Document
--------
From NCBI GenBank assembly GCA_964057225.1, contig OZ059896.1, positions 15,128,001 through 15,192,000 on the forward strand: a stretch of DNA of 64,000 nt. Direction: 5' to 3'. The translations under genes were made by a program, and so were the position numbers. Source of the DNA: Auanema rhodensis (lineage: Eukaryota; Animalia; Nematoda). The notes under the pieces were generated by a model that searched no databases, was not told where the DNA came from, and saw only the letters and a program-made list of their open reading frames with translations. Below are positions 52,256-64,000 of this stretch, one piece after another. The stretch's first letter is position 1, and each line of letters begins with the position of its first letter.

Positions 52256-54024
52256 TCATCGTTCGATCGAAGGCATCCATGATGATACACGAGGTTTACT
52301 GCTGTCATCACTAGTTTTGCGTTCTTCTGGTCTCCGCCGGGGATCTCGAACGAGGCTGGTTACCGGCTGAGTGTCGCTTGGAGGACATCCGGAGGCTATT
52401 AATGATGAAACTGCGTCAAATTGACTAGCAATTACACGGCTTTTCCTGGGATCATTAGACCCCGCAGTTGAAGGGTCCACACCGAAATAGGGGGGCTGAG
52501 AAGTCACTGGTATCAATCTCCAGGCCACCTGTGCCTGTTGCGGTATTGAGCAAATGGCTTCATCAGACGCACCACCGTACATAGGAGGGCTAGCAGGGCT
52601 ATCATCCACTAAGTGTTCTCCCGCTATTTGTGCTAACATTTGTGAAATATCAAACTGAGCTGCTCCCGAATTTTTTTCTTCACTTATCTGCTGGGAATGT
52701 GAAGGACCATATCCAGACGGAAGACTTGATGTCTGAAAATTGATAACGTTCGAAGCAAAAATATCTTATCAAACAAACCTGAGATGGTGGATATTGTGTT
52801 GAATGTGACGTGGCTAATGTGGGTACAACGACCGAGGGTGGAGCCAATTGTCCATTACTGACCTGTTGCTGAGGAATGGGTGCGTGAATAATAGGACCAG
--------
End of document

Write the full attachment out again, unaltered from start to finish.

From NCBI GenBank assembly GCA_964057225.1, contig OZ059896.1, positions 15,128,001 through 15,192,000 on the forward strand: a stretch of DNA of 64,000 nt. Direction: 5' to 3'. The translations under genes were made by a program, and so were the position numbers. Source of the DNA: Auanema rhodensis (lineage: Eukaryota; Animalia; Nematoda). The notes under the pieces were generated by a model that searched no databases, was not told where the DNA came from, and saw only the letters and a program-made list of their open reading frames with translations. Below are positions 52,256-64,000 of this stretch, one piece after another. The stretch's first letter is position 1, and each line of letters begins with the position of its first letter.

Positions 52256-54024
52256 TCATCGTTCGATCGAAGGCATCCATGATGATACACGAGGTTTACT
52301 GCTGTCATCACTAGTTTTGCGTTCTTCTGGTCTCCGCCGGGGATCTCGAACGAGGCTGGTTACCGGCTGAGTGTCGCTTGGAGGACATCCGGAGGCTATT
52401 AATGATGAAACTGCGTCAAATTGACTAGCAATTACACGGCTTTTCCTGGGATCATTAGACCCCGCAGTTGAAGGGTCCACACCGAAATAGGGGGGCTGAG
52501 AAGTCACTGGTATCAATCTCCAGGCCACCTGTGCCTGTTGCGGTATTGAGCAAATGGCTTCATCAGACGCACCACCGTACATAGGAGGGCTAGCAGGGCT
52601 ATCATCCACTAAGTGTTCTCCCGCTATTTGTGCTAACATTTGTGAAATATCAAACTGAGCTGCTCCCGAATTTTTTTCTTCACTTATCTGCTGGGAATGT
52701 GAAGGACCATATCCAGACGGAAGACTTGATGTCTGAAAATTGATAACGTTCGAAGCAAAAATATCTTATCAAACAAACCTGAGATGGTGGATATTGTGTT
52801 GAATGTGACGTGGCTAATGTGGGTACAACGACCGAGGGTGGAGCCAATTGTCCATTACTGACCTGTTGCTGAGGAATGGGTGCGTGAATAATAGGACCAG